Why has President Jacob Zuma’s decision to sack Nhlanhla Nene caused such a fuss? Has Zuma crossed an important line or is this only a threat to the wealthy?
Upset in the treasury will naturally have more consequences for investors and traders than were Zuma to cause turmoil in any other ministry. But unfortunately that’s not where it stops and the millions lost on the stock market are inconsequential when compared to how this will affect the lives of every South African. This is not a storm in a teacup.
The dynamics are as follows.
A few days before Nene was sacked government’s credit rating was downgraded by Fitch to one notch above the “junk” status, while S&P cut its outlook on the country. Moody’s yesterday also cut their outlook on South Africa to negative from stable, but affirmed their rating at two levels above junk.
Governments and companies issue bonds to individuals and wealth funds as a way of raising money. A bond is essentially a way for you to lend money to government and then get it back later with an interest earning on top. The amount of interest government has to pay depends on how risky it is to lend to them.
A downgrade means that the South African government is now viewed as a riskier debtor to lend money to and they will have to pay higher interest rates to attract foreign and local funds. Their borrowing costs have increased and there will be less money to fund government spending.
This is true for downgrades at all levels, but one level above junk status comes with its own implications.
Many bonds are not bought by selective investor behaviour, but by automatic algorithms. For example, a large European pension fund may have a mandate to hold 10 percent of their portfolio in emerging market or South African bonds.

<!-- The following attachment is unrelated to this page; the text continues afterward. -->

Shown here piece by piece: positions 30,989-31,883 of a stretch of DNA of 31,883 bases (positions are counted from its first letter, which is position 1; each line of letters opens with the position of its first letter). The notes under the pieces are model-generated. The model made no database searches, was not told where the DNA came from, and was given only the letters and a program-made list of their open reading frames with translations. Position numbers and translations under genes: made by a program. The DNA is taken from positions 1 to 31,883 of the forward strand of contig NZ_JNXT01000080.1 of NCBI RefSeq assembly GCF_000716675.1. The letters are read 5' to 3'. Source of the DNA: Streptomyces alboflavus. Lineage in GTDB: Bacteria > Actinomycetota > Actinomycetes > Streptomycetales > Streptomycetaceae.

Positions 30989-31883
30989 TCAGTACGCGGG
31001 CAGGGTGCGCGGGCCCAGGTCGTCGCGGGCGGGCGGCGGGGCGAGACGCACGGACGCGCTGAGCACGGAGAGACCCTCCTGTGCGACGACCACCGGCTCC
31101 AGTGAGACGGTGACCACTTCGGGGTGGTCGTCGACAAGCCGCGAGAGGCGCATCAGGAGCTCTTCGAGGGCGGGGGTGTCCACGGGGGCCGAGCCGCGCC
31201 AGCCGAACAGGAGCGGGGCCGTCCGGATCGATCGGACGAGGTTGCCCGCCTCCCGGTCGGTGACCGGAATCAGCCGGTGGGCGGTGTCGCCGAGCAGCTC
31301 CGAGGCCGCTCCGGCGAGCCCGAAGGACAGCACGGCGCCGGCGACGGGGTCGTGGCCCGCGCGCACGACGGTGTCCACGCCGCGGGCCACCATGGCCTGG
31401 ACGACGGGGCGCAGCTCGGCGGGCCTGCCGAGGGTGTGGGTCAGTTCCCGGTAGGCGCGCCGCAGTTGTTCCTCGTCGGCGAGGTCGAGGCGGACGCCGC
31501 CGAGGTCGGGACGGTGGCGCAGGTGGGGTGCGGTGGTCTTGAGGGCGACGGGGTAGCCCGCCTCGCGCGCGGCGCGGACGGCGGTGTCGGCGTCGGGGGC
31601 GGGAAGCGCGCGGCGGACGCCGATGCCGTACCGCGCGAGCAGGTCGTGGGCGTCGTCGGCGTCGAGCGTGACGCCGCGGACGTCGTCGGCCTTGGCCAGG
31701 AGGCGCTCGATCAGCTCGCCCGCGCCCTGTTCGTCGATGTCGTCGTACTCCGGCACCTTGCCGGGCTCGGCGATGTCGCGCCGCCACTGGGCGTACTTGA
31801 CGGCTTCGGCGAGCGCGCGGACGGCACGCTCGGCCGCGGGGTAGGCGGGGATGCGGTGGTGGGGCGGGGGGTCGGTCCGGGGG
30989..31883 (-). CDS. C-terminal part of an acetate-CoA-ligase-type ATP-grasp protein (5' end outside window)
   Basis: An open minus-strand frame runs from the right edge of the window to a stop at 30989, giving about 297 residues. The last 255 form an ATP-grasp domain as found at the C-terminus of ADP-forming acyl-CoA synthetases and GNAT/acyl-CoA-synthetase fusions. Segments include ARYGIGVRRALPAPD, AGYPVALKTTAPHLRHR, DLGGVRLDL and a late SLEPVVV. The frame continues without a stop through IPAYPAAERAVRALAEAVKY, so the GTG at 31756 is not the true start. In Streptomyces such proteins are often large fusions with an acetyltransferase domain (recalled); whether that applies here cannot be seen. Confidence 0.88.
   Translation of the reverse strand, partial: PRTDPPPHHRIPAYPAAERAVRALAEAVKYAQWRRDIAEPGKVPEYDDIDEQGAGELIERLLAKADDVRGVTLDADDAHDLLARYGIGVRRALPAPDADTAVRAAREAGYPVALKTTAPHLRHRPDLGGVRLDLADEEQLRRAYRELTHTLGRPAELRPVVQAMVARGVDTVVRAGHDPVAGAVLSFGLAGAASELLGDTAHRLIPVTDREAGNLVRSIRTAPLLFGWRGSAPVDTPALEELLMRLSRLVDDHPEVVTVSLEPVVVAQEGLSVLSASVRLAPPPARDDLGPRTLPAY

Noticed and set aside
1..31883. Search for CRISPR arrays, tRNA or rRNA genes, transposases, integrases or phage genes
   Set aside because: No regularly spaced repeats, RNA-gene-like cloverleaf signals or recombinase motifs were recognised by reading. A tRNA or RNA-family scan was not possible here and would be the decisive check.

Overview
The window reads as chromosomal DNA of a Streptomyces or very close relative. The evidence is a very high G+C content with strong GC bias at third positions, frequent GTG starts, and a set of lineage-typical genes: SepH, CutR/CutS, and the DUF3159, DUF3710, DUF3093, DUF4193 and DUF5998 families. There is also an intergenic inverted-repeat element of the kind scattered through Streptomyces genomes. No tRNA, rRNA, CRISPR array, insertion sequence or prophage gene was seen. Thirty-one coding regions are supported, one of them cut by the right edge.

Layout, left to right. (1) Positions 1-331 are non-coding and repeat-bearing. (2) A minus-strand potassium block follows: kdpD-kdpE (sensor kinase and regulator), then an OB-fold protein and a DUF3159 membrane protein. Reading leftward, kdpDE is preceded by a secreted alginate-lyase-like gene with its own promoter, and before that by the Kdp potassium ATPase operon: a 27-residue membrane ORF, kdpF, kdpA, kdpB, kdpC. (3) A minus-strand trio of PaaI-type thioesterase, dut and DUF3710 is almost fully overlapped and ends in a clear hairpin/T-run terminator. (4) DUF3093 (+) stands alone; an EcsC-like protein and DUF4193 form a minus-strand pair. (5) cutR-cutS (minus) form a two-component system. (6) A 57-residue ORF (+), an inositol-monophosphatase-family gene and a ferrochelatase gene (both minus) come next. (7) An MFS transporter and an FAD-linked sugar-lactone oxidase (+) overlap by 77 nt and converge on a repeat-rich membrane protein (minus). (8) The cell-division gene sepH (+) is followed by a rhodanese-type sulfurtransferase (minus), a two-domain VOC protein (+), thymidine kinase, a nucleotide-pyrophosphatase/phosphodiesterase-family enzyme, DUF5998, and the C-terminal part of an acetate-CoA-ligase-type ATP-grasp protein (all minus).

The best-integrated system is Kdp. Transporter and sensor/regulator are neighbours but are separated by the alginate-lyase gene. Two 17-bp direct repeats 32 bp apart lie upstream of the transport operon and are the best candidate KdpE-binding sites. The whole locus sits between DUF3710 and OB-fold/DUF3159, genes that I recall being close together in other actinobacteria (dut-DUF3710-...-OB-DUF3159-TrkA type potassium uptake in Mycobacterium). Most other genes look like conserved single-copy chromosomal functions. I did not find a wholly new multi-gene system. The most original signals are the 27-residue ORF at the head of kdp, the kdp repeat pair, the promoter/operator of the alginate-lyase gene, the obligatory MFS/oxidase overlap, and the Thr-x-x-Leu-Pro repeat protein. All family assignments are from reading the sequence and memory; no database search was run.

In almost all cases, and especially in wealth funds that have to take low risks (such as pension funds), they are banned from investing in bonds with junk status and below. If the government is downgraded to junk these algorithms will kick in and there will be a large sell-off of South African bonds, resulting in money flowing out of the country.
Speculative investors will not wait until the downgrade, but rather get their money out early – as many are doing now. An outflow of money from South Africa decreases the demand for the rand and causes it to depreciate. When Zuma fired Nhlanhla Nene and replaced him with an unknown candidate so soon after a downgrade he signalled to the world that financial stability and fiscal prudence are not important to him.
The next ratings review will only happen in a few months, but there’s little doubt that a further downgrade is inevitable unless Pravin Gordhan can put the house in order. It’s likely that, unless a downgrade is avoided, the rand will depreciate further, inflation will rise and interest rates will increase in response.
The cost of food is the most concerning outcome. Due to the drought, South Africa will be forced to import grain over the next six months when usually it is a net exporter. A 3 percent decrease in the value of the rand, such as we’ve seen since last week, is essentially a 3 percent increase in the cost of imports and this will soon be passed on to the consumer.
It is part of the Reserve Bank’s mandate to keep inflation below 6 percent by increasing the repo rate when necessary. It is likely that they will do so early next year, leading to higher interest rates across the economy and a higher cost of borrowing for everyone.
Pulled the rug
Not only does this decrease spending on goods and services and create less demand for businesses, but it also restricts our ability to invest in new businesses, projects, maintenance or upgrades.
These ebbs and flows are normal in an economy and often unavoidable. But in this case President Zuma pulled the rug from under us with no justification apart from personal gain. It’s not the share traders, asset managers, or forex fanatics who stand to lose the most.
It’s the small business owner, the stay at home parent, the self-funded student, the employee of a shrinking firm – it’s every South African who is struggling to make ends meet.
* Pierre Heistein is the convener of UCT’s Applied Economics for Smart Decision Making course. Follow him on LinkedIn /in/pierreheistein.
** The views expressed here do not necessarily reflect those of Independent Media.